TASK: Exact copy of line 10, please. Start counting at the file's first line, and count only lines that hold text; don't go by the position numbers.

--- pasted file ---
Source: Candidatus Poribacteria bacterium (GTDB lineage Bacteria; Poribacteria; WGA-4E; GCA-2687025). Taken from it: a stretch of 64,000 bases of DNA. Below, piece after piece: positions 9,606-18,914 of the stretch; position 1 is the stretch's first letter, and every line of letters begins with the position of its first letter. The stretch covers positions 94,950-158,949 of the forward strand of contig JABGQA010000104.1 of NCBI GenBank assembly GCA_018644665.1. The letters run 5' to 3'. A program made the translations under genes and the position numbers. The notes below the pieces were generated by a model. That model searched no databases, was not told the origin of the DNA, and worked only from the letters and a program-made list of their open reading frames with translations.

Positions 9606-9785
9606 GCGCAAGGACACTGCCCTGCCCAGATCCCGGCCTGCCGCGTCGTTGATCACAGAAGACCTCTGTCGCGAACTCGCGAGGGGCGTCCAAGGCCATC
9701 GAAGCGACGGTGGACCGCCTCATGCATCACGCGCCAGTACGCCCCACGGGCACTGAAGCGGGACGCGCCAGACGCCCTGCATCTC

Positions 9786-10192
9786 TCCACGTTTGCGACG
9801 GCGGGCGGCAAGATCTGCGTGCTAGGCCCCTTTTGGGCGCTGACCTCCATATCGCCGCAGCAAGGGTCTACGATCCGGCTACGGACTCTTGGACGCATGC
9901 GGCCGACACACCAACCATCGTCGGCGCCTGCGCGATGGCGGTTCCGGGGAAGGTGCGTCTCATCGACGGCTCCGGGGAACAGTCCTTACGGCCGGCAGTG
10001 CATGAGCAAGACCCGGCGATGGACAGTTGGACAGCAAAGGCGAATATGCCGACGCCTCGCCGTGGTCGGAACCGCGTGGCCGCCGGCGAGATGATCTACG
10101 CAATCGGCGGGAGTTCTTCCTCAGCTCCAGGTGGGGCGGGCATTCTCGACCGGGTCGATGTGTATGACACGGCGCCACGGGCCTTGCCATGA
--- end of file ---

10101 CAATCGGCGGGAGTTCTTCCTCAGCTCCAGGTGGGGCGGGCATTCTCGACCGGGTCGATGTGTATGACACGGCGCCACGGGCCTTGCCATGA